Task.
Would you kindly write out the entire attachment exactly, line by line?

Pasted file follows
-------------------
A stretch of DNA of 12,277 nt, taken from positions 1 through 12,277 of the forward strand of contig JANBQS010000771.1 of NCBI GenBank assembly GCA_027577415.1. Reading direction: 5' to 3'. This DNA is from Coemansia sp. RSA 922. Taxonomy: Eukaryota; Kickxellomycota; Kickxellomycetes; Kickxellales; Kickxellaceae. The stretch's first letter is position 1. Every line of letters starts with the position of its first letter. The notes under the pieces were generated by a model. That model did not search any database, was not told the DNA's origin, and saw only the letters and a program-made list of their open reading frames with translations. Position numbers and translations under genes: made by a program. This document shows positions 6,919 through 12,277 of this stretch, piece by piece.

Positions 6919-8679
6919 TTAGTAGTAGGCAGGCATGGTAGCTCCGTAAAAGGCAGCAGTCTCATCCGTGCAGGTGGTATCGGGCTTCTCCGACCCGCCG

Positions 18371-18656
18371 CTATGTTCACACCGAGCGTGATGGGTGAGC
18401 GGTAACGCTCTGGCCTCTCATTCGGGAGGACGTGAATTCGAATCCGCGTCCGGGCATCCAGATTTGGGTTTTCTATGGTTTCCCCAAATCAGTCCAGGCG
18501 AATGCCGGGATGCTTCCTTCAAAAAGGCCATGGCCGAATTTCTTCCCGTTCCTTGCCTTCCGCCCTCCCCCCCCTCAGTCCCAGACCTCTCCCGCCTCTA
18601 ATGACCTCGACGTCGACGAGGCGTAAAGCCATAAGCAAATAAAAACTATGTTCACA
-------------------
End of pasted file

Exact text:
A stretch of DNA of 12,277 nt, taken from positions 1 through 12,277 of the forward strand of contig JANBQS010000771.1 of NCBI GenBank assembly GCA_027577415.1. Reading direction: 5' to 3'. This DNA is from Coemansia sp. RSA 922. Taxonomy: Eukaryota; Kickxellomycota; Kickxellomycetes; Kickxellales; Kickxellaceae. The stretch's first letter is position 1. Every line of letters starts with the position of its first letter. The notes under the pieces were generated by a model. That model did not search any database, was not told the DNA's origin, and saw only the letters and a program-made list of their open reading frames with translations. Position numbers and translations under genes: made by a program. This document shows positions 6,919 through 12,277 of this stretch, piece by piece.

Positions 6919-8679
6919 TTAGTAGTAGGCAGGCATGGTAGCTCCGTAAAAGGCAGCAGTCTCATCCGTGCAGGTGGTATCGGGCTTCTCCGACCCGCCG

Positions 18371-18656
18371 CTATGTTCACACCGAGCGTGATGGGTGAGC
18401 GGTAACGCTCTGGCCTCTCATTCGGGAGGACGTGAATTCGAATCCGCGTCCGGGCATCCAGATTTGGGTTTTCTATGGTTTCCCCAAATCAGTCCAGGCG
18501 AATGCCGGGATGCTTCCTTCAAAAAGGCCATGGCCGAATTTCTTCCCGTTCCTTGCCTTCCGCCCTCCCCCCCCTCAGTCCCAGACCTCTCCCGCCTCTA
18601 ATGACCTCGACGTCGACGAGGCGTAAAGCCATAAGCAAATAAAAACTATGTTCACA